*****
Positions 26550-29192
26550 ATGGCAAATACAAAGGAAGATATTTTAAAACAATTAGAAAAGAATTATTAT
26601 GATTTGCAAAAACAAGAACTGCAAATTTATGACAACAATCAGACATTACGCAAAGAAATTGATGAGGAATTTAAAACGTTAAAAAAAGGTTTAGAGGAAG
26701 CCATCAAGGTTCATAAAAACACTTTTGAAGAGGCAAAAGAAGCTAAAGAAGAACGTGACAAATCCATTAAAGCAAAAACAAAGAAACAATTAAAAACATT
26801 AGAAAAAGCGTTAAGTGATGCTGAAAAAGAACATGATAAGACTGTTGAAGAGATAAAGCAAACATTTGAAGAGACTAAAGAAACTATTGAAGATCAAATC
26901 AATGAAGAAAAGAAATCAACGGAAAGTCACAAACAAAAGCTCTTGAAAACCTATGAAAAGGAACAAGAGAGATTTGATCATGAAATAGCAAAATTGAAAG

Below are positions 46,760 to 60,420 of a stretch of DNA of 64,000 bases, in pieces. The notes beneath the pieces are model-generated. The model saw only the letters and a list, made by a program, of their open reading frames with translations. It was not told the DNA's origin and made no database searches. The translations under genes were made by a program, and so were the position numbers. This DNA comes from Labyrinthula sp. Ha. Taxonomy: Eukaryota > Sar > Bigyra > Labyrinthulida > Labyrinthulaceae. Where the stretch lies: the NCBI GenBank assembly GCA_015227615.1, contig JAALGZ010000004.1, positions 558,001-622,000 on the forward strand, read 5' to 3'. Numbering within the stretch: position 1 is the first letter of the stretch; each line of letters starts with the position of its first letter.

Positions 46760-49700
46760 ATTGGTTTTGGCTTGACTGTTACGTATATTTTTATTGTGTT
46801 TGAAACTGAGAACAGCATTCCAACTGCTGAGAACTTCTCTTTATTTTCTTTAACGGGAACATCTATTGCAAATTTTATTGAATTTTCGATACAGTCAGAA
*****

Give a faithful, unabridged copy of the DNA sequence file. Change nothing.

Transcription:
Positions 26550-29192
26550 ATGGCAAATACAAAGGAAGATATTTTAAAACAATTAGAAAAGAATTATTAT
26601 GATTTGCAAAAACAAGAACTGCAAATTTATGACAACAATCAGACATTACGCAAAGAAATTGATGAGGAATTTAAAACGTTAAAAAAAGGTTTAGAGGAAG
26701 CCATCAAGGTTCATAAAAACACTTTTGAAGAGGCAAAAGAAGCTAAAGAAGAACGTGACAAATCCATTAAAGCAAAAACAAAGAAACAATTAAAAACATT
26801 AGAAAAAGCGTTAAGTGATGCTGAAAAAGAACATGATAAGACTGTTGAAGAGATAAAGCAAACATTTGAAGAGACTAAAGAAACTATTGAAGATCAAATC
26901 AATGAAGAAAAGAAATCAACGGAAAGTCACAAACAAAAGCTCTTGAAAACCTATGAAAAGGAACAAGAGAGATTTGATCATGAAATAGCAAAATTGAAAG

Below are positions 46,760 to 60,420 of a stretch of DNA of 64,000 bases, in pieces. The notes beneath the pieces are model-generated. The model saw only the letters and a list, made by a program, of their open reading frames with translations. It was not told the DNA's origin and made no database searches. The translations under genes were made by a program, and so were the position numbers. This DNA comes from Labyrinthula sp. Ha. Taxonomy: Eukaryota > Sar > Bigyra > Labyrinthulida > Labyrinthulaceae. Where the stretch lies: the NCBI GenBank assembly GCA_015227615.1, contig JAALGZ010000004.1, positions 558,001-622,000 on the forward strand, read 5' to 3'. Numbering within the stretch: position 1 is the first letter of the stretch; each line of letters starts with the position of its first letter.

Positions 46760-49700
46760 ATTGGTTTTGGCTTGACTGTTACGTATATTTTTATTGTGTT
46801 TGAAACTGAGAACAGCATTCCAACTGCTGAGAACTTCTCTTTATTTTCTTTAACGGGAACATCTATTGCAAATTTTATTGAATTTTCGATACAGTCAGAA